What is a Stochastic Oscillator? Full guide to the indicator: how it works, calculation formula and trading strategies
Being one of the most widespread trading indicators, the stochastic oscillator is commonly used to forecast trend direction and reversals. It is based on price momentum and allows traders to see oversold and overbought zones in the whole gamut of assets (indices, currencies, and so on). In this guide, you will find out how the Stochastic works, learn to calculate it and use it in your trading strategies.
What is the Stochastic Oscillator?
The stochastic oscillator is a momentum indicator that compares the last closing price with the previous trading range over a particular period. What makes it stand out from other indicators is that Stochastic is not based on asset’s volume or price - it takes into consideration the speed and momentum of the market.
It was created in the 1950-s by George Lane, a famous trader and economist. When developing the indicator, he laid the basis for Momentum, that is, how much the price amplitude changes. It is calculated as the difference between the price now and the one that was a certain time ago. According to Lane, when Momentum changes, the price changes immediately after it.
Thus, stochastic indicator is considered to be a leading one: it is commonly used by traders to predict prices and make informed trading decisions.
Stochastic Indicator Formula
All calculations are made automatically in a fraction of a second, as soon as you put the indicator on the chart in the trading terminal. But how did George Lane calculate it manually?
There are two lines %K and %D on the scale of the stochastic indicator. They are calculated as follows:
%K = (Closing price at the current moment - Local minimum for the selected time period) / (Local maximum for the selected period - Local minimum for the same time interval) *100.
%D = this is a classic indicator Simple Moving Average SMA, which is taken over a certain period of time %K.
In other words, there are two lines on the scale, where %K is fast, %D is slow.
Visually, they move approximately next to each other on a scale from 0 to 100. %K displays the closing price in relation to the specified time interval, and %D is the classic MA.
A full-fledged indicator is built on the basis of three parameters:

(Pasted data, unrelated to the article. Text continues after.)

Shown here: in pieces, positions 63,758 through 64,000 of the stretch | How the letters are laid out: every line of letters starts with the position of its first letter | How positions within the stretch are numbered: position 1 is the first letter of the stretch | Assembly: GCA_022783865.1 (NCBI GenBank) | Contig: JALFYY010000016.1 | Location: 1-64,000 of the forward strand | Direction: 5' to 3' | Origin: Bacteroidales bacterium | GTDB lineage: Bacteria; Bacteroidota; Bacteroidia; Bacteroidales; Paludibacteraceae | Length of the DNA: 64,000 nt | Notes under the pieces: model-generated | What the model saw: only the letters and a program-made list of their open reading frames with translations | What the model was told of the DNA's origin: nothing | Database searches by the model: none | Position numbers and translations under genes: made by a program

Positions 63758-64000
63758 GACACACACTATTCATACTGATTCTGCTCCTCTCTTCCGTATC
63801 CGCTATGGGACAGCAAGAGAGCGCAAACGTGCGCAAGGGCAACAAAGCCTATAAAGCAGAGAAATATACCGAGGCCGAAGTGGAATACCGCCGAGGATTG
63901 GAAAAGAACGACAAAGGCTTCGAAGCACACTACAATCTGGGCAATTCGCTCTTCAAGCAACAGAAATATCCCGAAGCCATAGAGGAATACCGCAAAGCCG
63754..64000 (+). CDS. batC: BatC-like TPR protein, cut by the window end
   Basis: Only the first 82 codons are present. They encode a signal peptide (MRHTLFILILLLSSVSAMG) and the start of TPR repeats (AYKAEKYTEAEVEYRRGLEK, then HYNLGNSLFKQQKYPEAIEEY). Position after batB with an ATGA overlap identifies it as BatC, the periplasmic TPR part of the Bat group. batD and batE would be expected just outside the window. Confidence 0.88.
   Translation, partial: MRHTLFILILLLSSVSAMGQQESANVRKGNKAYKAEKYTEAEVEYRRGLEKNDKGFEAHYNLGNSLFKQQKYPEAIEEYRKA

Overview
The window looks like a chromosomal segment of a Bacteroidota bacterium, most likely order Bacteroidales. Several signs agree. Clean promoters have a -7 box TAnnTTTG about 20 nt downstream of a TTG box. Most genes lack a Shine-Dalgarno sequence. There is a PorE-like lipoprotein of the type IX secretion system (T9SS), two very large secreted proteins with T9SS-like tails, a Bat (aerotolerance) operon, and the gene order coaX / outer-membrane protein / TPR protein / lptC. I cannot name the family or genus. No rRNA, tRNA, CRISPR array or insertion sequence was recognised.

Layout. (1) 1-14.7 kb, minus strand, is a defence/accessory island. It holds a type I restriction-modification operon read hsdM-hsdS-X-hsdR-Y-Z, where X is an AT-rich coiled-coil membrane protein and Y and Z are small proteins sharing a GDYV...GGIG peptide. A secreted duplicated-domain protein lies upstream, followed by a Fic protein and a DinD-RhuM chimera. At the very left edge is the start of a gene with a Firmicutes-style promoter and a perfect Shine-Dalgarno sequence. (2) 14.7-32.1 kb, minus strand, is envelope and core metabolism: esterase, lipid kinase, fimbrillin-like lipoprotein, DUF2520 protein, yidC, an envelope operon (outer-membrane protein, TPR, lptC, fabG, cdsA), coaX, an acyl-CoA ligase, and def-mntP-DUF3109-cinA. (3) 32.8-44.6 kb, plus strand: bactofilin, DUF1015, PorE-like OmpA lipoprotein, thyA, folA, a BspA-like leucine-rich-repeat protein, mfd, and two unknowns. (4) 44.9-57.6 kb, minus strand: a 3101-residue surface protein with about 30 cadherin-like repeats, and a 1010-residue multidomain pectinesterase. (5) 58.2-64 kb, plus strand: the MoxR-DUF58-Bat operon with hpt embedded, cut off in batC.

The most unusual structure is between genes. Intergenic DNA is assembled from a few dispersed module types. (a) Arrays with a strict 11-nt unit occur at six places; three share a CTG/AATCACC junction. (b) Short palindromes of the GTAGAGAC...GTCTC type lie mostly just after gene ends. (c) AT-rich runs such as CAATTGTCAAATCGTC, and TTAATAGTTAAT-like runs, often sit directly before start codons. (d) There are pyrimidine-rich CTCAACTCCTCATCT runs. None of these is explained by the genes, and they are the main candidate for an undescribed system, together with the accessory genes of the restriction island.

- Period for plotting %K
- Smoothing factor
- Period to determine %D
But the modern version of the indicator is an average tool between the first two parameters.
What Does the Stochastic Oscillator Tell You?
Like RSI, this indicator ranges from 0 to 100 and helps you determine when a trend is overbought or oversold and when a trend is starting or ending. However, stochastic is considered to provide more accurate trading signals than the RSI.
Stochastic consists of two lines: %D (slow black line) and %K (fast gray line). In this connection, it has two speeds: fast and slow.
When choosing between Fast Stochastic and Slow Stochastic, it is better to start with the slow one, as it gives fewer signals. Its major disadvantage is that the signals will arrive with some delay compared to the fast stochastic.
The most popular signal given by the stochastic occurs when the slower %D line rises above 80 or falls below 20. This is an important signal that the index or a particular stock is overbought or oversold.
However, it is important to remember that, like the RSI, the stochastic indicator can remain overbought or oversold for a long time and just because the market has entered a “danger zone” does not mean that it should reverse soon.
What is Momentum?
Momentum is a key concept for determining the likelihood of a profitable trade. Momentum measurements can be used in the short and long term, making them useful for all types of trading strategies.
In simple words, momentum is the rate of acceleration of the security price.
The momentum indicator is a popular tool used to determine the momentum of a particular asset. This is a graphical device that is often used in the form of an oscillator: it shows how fast the price of a given asset is moving in a certain direction and whether the price movement will continue going along its trajectory.
Why Does Momentum Matter?
It allows us to analyze the speed of market trend development. For example, when the market is in uptrend and momentum slows down, it may mean that the trend is getting weaker, and reversal is coming. Hence, momentum helps traders define whether the market is going to continue, or the trend can be extended over some direction (overbought or oversold).
How to Use the Stochastic Oscillator in Trading
Let’s observe a few common cases with the stochastic. By interpreting its numbers, you can predict market movements and close or open deals at the right moment.
Stochastic Overbought/Oversold Strategy
By applying this strategy, traders can define the right entry and exit points.
Here’s how it works:
- If %D (solid black line) rises above 80, look for a sell opportunity - the asset is overbought. If the %D line falls below 20 and starts turning up, look for a buy opportunity - the asset is oversold.
- If the stochastic oscillator closes near the high (for example, above 80), this may indicate a short-term uptrend for the security.
- On the opposite, if the closing price of a stock or index is close to the low (below 25, for example), it may signal a short-term downtrend.
Note that overbought and oversold zones may be misleading. An asset may not experience trend reversal simply because of the Stochastic oscillator values. Such conditions can last for a while.
Stochastic Divergence Strategy
Unlike the RSI, the stochastic oscillator divergence gives a more reliable signal, but its should be double-checked in combination with other indicators.